The country’s third-largest private lender by assets reported its first-ever quarterly loss of Rs 2,189 crore for the fourth quarter of FY18 as against a profit of Rs 1,225 crore in the same period the previous year. The loss could largely be attributed to the significant jump in provisions owing to higher slippages; provisions spiked to Rs 7,180 crore in Q4, up nearly three times from Rs 2,581 crore in the previous year. In terms of asset quality too, the numbers seemed to disappoint. Slippages came in at Rs 16,536 crore during the fourth quarter of FY18.
The bank attributed a significant part of the spike in slippages to the recent changes in regulatory framework with respect to NPA recognition. On February 12, Reserve Bank of India (RBI) said in a circular it was scrapping the existing restructuring tools such as SDR, S4A and Joint Lenders Forum. In addition, RBI directed banks to recognise borrowers who fail to service the loan within 91 days as defaulters, and put a resolution plan in place within 180 days. This particular change in NPA recognition norms caused quite a stir among banks, who lamented that small delays due to temporary liquidity mismatches would also have to be classified as defaults going forward.
However, the bank’s management claimed that the worst was behind them when it came to bad loan recognition. Speaking to the media this evening, Axis Bank’s MD & CEO, Shikha Sharma said, “The Q4 numbers are a reflection of our desire to complete the NPA recognition process. During this quarter, we took a conservative view of the regulatory changes.”
She added that the NPA recognition process was nearly complete and the bank will focus on resolution in FY19. The management also said that a large portion of the new NPAs created in Q4 came from the power sector.
To instill confidence among investors, Axis Bank CFO Jairam Sridharan said, “We believe new NPA formation will be significantly lower in FY19 as against FY18.” He went on to say that he expects loan growth and deposit growth to touch the high teens this year, and that the bank is targeting a return on equity of above 18% in the medium term.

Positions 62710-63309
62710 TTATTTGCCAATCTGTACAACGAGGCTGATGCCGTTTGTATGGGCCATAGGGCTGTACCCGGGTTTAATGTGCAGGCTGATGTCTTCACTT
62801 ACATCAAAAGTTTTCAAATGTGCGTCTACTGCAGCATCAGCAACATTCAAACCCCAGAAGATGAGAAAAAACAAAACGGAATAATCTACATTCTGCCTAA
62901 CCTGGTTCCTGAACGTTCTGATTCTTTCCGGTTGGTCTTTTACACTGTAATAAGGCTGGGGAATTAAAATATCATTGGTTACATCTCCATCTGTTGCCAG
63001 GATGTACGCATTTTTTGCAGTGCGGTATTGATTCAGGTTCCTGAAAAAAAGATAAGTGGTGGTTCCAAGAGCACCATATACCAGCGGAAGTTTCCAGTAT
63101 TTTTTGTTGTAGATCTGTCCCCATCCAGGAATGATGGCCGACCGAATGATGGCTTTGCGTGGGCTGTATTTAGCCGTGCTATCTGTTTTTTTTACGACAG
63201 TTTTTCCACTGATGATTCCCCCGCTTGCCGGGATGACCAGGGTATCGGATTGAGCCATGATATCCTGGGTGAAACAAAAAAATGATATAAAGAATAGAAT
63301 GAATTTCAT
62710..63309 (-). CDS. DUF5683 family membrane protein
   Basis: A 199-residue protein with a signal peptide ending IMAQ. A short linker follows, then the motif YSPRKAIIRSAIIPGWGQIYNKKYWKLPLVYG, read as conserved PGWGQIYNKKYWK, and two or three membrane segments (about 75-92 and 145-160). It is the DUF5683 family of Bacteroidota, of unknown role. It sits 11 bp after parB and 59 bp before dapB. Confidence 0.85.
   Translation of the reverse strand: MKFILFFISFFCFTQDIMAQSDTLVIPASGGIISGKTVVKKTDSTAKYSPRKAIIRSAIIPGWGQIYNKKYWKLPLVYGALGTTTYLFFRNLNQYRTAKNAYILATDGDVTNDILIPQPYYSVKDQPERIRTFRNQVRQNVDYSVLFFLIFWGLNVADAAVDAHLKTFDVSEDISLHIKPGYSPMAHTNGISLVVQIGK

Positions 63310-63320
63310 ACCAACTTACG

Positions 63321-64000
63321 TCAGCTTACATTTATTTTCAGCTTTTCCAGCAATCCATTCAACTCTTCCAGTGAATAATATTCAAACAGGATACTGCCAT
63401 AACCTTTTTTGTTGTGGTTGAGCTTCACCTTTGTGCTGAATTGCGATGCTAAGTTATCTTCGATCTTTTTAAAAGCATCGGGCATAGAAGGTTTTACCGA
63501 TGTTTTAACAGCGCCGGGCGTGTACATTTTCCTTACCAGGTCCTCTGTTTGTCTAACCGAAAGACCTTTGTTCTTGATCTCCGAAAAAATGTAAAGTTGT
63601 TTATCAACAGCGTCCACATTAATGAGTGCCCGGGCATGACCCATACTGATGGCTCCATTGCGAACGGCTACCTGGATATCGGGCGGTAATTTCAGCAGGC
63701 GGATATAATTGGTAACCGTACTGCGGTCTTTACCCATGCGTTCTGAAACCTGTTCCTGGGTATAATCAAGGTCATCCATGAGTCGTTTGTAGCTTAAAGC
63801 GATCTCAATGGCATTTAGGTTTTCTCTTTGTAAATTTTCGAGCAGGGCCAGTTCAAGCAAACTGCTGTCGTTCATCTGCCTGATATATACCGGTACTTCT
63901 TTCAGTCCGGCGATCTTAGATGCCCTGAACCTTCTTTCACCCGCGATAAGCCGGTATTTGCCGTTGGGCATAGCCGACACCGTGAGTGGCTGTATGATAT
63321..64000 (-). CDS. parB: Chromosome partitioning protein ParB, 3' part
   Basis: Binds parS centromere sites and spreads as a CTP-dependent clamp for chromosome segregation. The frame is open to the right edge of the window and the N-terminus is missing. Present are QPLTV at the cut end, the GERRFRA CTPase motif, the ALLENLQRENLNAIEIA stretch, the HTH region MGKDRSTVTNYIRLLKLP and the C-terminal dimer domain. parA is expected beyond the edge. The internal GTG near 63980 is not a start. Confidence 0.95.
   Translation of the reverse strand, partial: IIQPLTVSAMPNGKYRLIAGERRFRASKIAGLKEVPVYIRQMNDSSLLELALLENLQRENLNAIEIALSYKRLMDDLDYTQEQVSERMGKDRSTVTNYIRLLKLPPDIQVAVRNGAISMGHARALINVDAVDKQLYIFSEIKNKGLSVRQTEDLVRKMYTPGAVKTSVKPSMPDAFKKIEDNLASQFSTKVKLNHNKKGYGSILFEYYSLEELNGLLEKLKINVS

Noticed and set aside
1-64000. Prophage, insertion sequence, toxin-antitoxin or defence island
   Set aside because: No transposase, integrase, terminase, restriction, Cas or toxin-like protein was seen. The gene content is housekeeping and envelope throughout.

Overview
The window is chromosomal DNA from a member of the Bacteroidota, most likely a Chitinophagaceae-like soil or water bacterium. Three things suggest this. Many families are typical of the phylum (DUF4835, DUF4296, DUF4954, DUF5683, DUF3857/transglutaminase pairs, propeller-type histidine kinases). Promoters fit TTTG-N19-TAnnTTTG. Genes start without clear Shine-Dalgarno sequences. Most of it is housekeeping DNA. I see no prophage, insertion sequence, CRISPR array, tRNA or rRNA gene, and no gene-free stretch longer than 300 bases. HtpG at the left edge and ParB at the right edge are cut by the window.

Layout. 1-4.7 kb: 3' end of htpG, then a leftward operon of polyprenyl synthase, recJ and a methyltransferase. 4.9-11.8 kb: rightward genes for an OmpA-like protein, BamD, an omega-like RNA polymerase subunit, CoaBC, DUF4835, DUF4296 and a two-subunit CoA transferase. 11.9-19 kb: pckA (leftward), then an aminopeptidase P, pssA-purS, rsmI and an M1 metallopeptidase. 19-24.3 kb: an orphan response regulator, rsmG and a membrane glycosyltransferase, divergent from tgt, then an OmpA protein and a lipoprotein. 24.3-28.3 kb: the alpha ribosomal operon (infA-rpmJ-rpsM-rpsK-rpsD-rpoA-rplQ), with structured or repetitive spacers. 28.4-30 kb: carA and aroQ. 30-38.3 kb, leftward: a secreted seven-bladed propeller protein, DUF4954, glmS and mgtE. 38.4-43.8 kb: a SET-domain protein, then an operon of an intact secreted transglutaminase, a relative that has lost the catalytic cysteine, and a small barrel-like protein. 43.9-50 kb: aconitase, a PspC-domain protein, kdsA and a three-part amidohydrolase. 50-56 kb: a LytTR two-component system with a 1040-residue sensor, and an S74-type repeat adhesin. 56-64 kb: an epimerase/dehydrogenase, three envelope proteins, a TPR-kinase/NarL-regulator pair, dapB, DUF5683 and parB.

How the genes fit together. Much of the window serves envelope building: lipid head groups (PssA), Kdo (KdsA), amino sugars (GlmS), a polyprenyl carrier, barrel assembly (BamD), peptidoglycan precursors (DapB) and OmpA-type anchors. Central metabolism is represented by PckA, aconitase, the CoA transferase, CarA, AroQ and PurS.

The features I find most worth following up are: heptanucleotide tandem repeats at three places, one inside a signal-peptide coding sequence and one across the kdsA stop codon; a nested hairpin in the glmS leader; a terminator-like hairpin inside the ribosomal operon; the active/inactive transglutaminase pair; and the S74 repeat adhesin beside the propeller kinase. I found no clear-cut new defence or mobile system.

The weak set of numbers is only the latest in a long list of unflattering news involving Axis Bank in recent months. The bank has been pulled up by RBI for a wide divergence in its NPA reporting, and Sharma has been summoned by the Serious Fraud Investigation Office in the fallout of the alleged diamantaires Nirav Modi-Mehul Choksi bank loan fraud.
Moreover, after ICICI Bank’s CEO Chanda Kochhar found herself in the eye of the storm after allegations were made that her husband Deepak Kochhar may have benefited from loans disbursed to Videocon’s Venugopal Dhoot, reports emerged that RBI had asked Axis Bank to reconsider Sharma’s term. In light of this, Sharma had requested the board to cut her term at the helm short. Speaking today, Sharma confirmed that a change of guard was due in December 2018.
Axis Bank’s shares have fallen nearly 12% since the beginning of 2018. At the Bombay Stock Exchange (BSE) the stock closed at Rs 494.55 on Thursday, down 0.77%,.
Meanwhile, YES Bank’s profit for Q4 FY18 rose 29% on a YoY basis to Rs 1,180 crore. This growth in profit came on the back of healthy rise in the net interest income, which came in 31% higher at Rs 2,154 crore. The bank’s asset quality showed steady improvement, with gross NPA ratio at 1.28% compared to 1.72% in the previous year.
YES Bank’s stock closed 8.26% in the green on the BSE on Thursday at Rs 352.05.